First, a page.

This Monday, Manor College held a community memorial and prayer service in memory of those killed during the Holodomor. What was the Holodomor? From 1932-1933, Ukrainians were subjected to a man-made famine that killed millions of people. Joseph Stalin wanted to punish Ukrainian farmers for resisting Soviet collectivization. Despite being known as the “bread basket” of Europe, Ukrainians received little of the goods they produced during this time. The Soviet Union’s decision to continue to mass export grain out of the country as people began to starve triggered a famine, with thousands of people dying from starvation each day. This event is now recognized as an act of genocide.
During the remembrance, guests, students, staff and faculty participated in a symbolic act of bell tolling and spooning wheat grains person by person into a large bowl. Manor’s Student Chaplains assisted.
President Jon Peri spoke on his recent efforts to have the Holodomor added to the Pennsylvania educational curriculum, and trustee Eugene Luciw read from the PA State House of Representatives Resolution 392, “Victims of Communism Memorial Day.”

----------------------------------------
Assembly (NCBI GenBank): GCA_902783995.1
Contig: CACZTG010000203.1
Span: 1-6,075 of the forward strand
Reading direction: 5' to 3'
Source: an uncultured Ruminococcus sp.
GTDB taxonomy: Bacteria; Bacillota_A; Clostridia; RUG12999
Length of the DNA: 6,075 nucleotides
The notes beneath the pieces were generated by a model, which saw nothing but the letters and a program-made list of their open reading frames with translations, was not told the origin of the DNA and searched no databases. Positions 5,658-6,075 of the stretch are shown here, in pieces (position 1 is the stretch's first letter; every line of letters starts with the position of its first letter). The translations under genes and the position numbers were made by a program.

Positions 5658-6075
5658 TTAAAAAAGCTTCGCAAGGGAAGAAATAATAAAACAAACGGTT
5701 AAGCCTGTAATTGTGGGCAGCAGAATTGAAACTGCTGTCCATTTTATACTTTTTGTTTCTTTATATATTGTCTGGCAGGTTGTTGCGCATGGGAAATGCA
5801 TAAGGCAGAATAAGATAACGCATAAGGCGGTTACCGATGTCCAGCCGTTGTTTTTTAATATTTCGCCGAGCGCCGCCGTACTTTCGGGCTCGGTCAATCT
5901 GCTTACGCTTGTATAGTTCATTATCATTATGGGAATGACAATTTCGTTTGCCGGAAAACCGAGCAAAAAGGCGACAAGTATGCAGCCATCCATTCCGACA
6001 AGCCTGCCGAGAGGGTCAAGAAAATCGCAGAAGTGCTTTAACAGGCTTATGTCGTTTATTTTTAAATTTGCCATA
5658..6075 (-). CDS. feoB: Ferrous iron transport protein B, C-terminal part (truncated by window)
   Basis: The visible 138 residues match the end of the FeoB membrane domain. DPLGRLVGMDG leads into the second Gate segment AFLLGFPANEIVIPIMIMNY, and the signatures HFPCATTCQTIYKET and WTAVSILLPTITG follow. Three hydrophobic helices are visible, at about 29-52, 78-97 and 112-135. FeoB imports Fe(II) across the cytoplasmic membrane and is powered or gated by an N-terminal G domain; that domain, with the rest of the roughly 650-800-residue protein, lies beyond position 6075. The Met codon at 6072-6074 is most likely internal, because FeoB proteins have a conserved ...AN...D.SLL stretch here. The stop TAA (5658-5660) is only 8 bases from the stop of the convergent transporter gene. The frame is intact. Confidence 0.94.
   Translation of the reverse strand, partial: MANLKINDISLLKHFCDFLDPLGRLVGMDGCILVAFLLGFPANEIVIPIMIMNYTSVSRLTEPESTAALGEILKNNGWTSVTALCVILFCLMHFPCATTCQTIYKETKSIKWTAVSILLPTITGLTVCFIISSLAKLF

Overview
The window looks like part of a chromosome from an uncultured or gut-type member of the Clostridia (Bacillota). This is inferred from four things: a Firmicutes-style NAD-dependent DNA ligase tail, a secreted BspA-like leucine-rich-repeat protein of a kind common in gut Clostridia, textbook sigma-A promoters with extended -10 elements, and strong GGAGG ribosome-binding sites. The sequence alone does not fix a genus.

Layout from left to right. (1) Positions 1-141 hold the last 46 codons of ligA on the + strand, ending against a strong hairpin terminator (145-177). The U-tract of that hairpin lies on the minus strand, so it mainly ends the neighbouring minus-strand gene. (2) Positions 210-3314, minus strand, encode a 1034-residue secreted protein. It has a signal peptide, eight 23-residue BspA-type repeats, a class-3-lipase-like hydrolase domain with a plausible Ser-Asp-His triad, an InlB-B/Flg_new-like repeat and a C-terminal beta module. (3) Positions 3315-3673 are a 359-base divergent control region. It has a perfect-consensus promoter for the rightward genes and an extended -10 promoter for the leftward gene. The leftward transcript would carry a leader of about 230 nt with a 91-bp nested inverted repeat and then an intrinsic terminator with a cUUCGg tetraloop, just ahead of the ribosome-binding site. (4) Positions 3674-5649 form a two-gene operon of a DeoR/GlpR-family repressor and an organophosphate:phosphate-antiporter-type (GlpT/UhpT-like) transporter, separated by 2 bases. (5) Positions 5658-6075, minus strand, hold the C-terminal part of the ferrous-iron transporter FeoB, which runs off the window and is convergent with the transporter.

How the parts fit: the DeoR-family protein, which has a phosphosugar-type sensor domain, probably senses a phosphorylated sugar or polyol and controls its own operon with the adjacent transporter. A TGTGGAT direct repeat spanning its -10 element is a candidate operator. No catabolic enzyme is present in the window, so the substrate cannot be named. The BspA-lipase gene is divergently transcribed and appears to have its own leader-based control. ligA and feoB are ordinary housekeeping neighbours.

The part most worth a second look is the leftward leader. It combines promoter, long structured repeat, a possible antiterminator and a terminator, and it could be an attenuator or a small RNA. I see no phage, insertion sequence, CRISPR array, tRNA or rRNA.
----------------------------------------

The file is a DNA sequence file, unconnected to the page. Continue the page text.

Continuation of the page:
Finally, Father Ciurpita blessed and broke bread that was distributed to the crowd, bringing the event full circle. “There is the tradition in certain regions of Ukraine to have three breads present at a funeral, at the end of which are blessed. One is given to the priest, the second is given to the poor and the third is divided up and eaten by those present,” explained Ciurpita.
Manor College strives to foster appreciation for its Ukrainian heritage and culture. The College was established in 1947 by the Sisters of Saint Basil the Great, Jesus Lover of Humanity Province, a Byzantine Ukrainian order of the Eastern rite. Manor College wants to reverently acknowledge those who were affected by the Holodomor.